Rachel Marsden

PARIS -- Is "killed by a drone strike" the new "alive and well"? If you pay close enough attention, it makes you wonder what's really going on.

Here's how this charade usually goes: One or more major news organizations runs a story about some Middle Eastern terrorist being killed in a drone strike, usually in Pakistan. The reports, typically generated by some murky Pakistani intelligence source -- are neither confirmed nor denied by U.S. intelligence. The boilerplate response is instead something like, "We can only confirm they were in the area." It's kind of like asking, "Did you sleep with my wife?" and getting back, "I cannot confirm or deny except to say that we were in the same bed."

This week, senior al-Qaeda leader Abu Zaid al-Kuwaiti was reported to have been killed by a drone in northern Pakistan. American intelligence officials have yet to confirm or deny, but that hasn't stopped this from becoming worldwide news and accepted as fact. After all, in the event that the story isn't actually true, will anyone remember the retraction -- or even demand one? Al-Kuwaiti sure won't. He'll probably be grateful to finally get some peace and quiet.

Throughout history, people have paid big bucks for the privilege of dropping off the face of the earth, often unsuccessfully. Little did they know that all they had to do was turn to terrorism and end up on America's radar as a major target.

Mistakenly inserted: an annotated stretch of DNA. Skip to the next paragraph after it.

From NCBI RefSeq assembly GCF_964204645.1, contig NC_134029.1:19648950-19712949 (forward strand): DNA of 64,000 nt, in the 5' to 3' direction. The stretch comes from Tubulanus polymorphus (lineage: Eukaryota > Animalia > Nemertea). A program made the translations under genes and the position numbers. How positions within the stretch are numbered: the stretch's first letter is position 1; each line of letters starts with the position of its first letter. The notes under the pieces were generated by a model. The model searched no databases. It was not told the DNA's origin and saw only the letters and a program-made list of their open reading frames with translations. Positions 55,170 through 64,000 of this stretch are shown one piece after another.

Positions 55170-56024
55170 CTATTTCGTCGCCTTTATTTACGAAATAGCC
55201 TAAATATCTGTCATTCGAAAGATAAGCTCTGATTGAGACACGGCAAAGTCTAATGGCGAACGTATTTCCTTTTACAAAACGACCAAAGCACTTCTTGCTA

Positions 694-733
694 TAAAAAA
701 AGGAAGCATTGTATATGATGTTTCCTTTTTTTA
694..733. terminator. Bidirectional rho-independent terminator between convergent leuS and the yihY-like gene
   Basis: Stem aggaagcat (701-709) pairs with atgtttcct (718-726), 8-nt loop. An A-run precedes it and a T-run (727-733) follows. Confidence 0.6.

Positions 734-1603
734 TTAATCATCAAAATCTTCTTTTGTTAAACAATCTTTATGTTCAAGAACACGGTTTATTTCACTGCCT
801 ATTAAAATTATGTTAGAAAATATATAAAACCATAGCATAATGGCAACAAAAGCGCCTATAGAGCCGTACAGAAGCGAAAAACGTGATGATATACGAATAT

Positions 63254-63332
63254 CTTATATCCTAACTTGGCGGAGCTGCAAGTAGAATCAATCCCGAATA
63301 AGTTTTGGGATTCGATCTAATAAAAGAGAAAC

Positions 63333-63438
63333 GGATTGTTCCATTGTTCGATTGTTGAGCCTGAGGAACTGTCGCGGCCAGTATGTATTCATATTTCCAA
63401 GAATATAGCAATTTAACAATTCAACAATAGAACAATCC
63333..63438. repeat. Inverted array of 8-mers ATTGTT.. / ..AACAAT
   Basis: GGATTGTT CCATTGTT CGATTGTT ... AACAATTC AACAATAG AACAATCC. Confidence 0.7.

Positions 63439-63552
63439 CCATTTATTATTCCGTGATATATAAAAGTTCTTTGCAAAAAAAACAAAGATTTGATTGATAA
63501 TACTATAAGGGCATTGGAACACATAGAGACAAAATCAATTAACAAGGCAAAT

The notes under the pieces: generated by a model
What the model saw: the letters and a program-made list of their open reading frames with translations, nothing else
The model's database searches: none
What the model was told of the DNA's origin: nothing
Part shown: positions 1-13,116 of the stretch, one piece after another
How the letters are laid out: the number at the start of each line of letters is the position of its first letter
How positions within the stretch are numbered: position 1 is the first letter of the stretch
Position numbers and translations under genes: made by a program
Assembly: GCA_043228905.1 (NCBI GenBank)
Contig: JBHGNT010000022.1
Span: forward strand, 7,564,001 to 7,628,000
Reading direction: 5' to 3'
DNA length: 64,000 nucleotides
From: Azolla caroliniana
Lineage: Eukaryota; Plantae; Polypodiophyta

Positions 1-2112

There is no question that these stories are becoming part of an interesting, if not suspicious, pattern.

In September 2010, U.S.S. Cole bombing suspect Fahd Mohammed Ahmed al-Quso was reported to have been killed by a drone. U.S. intelligence wouldn't confirm or deny the report of his death beyond saying that he was in the drone-flooded area of Northern Pakistan. You'd think it would be their job to find these things out. He met his second "death" by drone on May 6, 2012. Any chances of a third? Is this man a cat?

In October 2010, an Osama bin Laden "ambassador," Atiyah Abd al-Rahman, was reported to have "killed" by a drone. But again, U.S. intelligence wouldn't confirm or deny anything beyond saying that he was hanging out in northern Pakistan. It was later reported that he was killed yet again by a drone on August 22, 2011.

There must be a stellar vacation-package deal for members of Middle Eastern terrorist groups to vacation in northern Pakistan if they're willing to risk all the drones and repeated deaths.

Rachel Marsden

Rachel Marsden is a columnist with Human Events Magazine, and Editor-In-Chief of GrandCentralPolitical News Syndicate.
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